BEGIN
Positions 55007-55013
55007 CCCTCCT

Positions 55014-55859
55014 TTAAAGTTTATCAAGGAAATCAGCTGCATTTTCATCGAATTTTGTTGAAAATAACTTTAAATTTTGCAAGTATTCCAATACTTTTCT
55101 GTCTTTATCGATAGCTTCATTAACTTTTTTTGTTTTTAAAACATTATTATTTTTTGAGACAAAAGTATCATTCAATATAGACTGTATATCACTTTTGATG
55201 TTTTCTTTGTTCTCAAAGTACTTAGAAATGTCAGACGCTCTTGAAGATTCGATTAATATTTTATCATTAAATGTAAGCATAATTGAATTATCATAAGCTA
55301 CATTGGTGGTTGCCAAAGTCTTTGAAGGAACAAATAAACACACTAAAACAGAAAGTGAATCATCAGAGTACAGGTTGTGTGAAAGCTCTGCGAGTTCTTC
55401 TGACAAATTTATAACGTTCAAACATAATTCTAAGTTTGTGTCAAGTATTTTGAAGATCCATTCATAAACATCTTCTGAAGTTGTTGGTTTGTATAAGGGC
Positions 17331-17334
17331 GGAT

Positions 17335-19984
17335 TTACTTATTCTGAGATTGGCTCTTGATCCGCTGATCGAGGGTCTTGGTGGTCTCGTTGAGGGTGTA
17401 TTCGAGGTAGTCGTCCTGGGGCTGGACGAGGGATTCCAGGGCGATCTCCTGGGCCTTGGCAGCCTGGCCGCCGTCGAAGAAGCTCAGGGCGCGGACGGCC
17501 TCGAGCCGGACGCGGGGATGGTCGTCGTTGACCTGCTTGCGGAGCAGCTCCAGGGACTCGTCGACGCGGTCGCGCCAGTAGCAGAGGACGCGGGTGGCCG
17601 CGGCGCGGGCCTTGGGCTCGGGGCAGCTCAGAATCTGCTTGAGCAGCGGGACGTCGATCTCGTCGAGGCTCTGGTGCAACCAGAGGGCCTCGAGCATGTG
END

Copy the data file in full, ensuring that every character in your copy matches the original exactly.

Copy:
Positions 55007-55013
55007 CCCTCCT

Positions 55014-55859
55014 TTAAAGTTTATCAAGGAAATCAGCTGCATTTTCATCGAATTTTGTTGAAAATAACTTTAAATTTTGCAAGTATTCCAATACTTTTCT
55101 GTCTTTATCGATAGCTTCATTAACTTTTTTTGTTTTTAAAACATTATTATTTTTTGAGACAAAAGTATCATTCAATATAGACTGTATATCACTTTTGATG
55201 TTTTCTTTGTTCTCAAAGTACTTAGAAATGTCAGACGCTCTTGAAGATTCGATTAATATTTTATCATTAAATGTAAGCATAATTGAATTATCATAAGCTA
55301 CATTGGTGGTTGCCAAAGTCTTTGAAGGAACAAATAAACACACTAAAACAGAAAGTGAATCATCAGAGTACAGGTTGTGTGAAAGCTCTGCGAGTTCTTC
55401 TGACAAATTTATAACGTTCAAACATAATTCTAAGTTTGTGTCAAGTATTTTGAAGATCCATTCATAAACATCTTCTGAAGTTGTTGGTTTGTATAAGGGC
Positions 17331-17334
17331 GGAT

Positions 17335-19984
17335 TTACTTATTCTGAGATTGGCTCTTGATCCGCTGATCGAGGGTCTTGGTGGTCTCGTTGAGGGTGTA
17401 TTCGAGGTAGTCGTCCTGGGGCTGGACGAGGGATTCCAGGGCGATCTCCTGGGCCTTGGCAGCCTGGCCGCCGTCGAAGAAGCTCAGGGCGCGGACGGCC
17501 TCGAGCCGGACGCGGGGATGGTCGTCGTTGACCTGCTTGCGGAGCAGCTCCAGGGACTCGTCGACGCGGTCGCGCCAGTAGCAGAGGACGCGGGTGGCCG
17601 CGGCGCGGGCCTTGGGCTCGGGGCAGCTCAGAATCTGCTTGAGCAGCGGGACGTCGATCTCGTCGAGGCTCTGGTGCAACCAGAGGGCCTCGAGCATGTG